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White Sox Thu Aug 12 2010
Well, that wasn't at all how the White Sox wanted to end a crucial series against their biggest rival.
Thursday's 6-1 loss to Minnesota wasn't the end of the world; though it gave the Twins a one-game AL Central lead after the teams split the first two games, they'll meet again next week at Target Field. Yet this must rank with Chicago's more frustrating losses of the season, with a handful of critical mistakes, a bunch of runners left on base and a fateful managerial decision that helped the visitors deal the clinching blow.
The game turned in the fifth and sixth innings when the Sox, trailing 3-1 at the time, left the bases loaded twice. They also had left them loaded in the first, but that came with two outs. In the fifth, however, table-setters Gordon Beckham, Juan Pierre and Alexei Ramirez loaded the bases to start the inning against Francisco Liriano, Minnesota's reborn ace left-hander.
The stage was set for Chicago's top run producers, but Alex Rios tapped back to the pitcher for a force out at home. Paul Konerko struck out on three nasty pitches, and Carlos Quentin also went down swinging after fouling off four pitches.
An inning later, the Sox loaded the bases with one out, but Juan Pierre lined out to Denard Span in center, too shallow for a sacrifice fly with A.J. Pierzynski at third. Minnesota went to the bullpen and Matt Guerrier got Ramirez to pop up to end the inning.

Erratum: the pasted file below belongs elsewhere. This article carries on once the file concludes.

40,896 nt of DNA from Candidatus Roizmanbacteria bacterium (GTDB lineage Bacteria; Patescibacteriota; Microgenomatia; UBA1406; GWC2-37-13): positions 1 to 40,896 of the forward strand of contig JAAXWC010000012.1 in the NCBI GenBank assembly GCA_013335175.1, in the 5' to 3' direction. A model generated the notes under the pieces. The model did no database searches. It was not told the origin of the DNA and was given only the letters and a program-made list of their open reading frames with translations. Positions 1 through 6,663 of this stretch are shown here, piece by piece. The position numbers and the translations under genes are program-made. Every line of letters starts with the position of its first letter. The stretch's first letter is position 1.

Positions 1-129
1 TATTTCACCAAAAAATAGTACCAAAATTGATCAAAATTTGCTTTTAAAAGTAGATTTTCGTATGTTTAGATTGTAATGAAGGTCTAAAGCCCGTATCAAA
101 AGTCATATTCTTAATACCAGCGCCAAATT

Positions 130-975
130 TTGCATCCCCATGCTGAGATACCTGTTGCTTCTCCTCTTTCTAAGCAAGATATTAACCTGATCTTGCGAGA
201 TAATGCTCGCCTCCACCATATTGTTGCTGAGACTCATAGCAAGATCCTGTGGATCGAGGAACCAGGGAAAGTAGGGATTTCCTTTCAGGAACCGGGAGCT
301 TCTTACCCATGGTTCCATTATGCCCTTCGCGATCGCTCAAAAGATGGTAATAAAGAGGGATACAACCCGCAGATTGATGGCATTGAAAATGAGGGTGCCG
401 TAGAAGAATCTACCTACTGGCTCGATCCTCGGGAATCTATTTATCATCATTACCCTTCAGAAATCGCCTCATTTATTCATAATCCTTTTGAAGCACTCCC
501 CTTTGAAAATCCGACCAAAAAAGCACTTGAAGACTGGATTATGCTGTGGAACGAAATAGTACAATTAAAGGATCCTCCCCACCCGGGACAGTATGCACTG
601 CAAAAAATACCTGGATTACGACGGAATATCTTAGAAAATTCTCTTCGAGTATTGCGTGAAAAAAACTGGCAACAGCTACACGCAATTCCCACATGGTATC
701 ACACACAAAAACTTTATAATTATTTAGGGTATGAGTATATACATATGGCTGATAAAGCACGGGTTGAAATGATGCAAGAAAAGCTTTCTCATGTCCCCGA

Gavin Floyd, meantime, wasn't in the dominant form he showed throughout the past two months -- and which John Danks showed in Wednesday's 6-1 Chicago win -- but he had avoided serious trouble through six innings.
The Sox were kicking themselves for giving Minnesota the lead in the first place. After the teams exchanged first-inning runs, the visitors pulled ahead on a Jim Thome sacrifice fly set up by careless defense. Chicago was in a defensive shift for Thome when Michael Cuddyer stole second -- and continued to third when Pierzynski's throw sailed into center field. Ramirez, positioned on the unfamiliar side of second base, was way out of position to receive what would have been a generally accurate throw.
The visitors increased their lead an inning later when Orlando Hudson took third on a wild pitch and scored on a brain-dead balk.
Yet still, the Sox were hanging on when Floyd found trouble again in the top of seventh. Minnesota had two on and two out and Ozzie Guillen wanted to see what his 27-year-old right-hander had left in the tank. Chris Sale, the rookie lefty and Jack Skellington lookalike, was ready in the bullpen.
Floyd already had thrown a season-high 122 pitches, but Ozzie left him in to finish off cleanup hitter Jason Kubel, bypassing the typical lefty-lefty matchup.
He had faith in his budding ace, but it did not pay off. Kubel hit a rolling 0-2 breaking ball the opposite way for a three-run homer.
Ozzie told reporters he wasn't thinking of yanking Floyd when he visited the mound before the climactic at-bat. "I went out there to get him to breathe," he said, shrugging off the failure of what he called one bad pitch.
One bad pitch and one frustrating loss (and then gimpy closer Bobby Jenks tweaked his recent back injury in a mop-up appearance). But the Sox and Twins will reconvene Tuesday in Minneapolis for another three-game series. Next up, though, Chicago has to get through a weekend series with Detroit, the injury-riddled former AL Central contender that has now plummeted to 9.5 games behind Minnesota.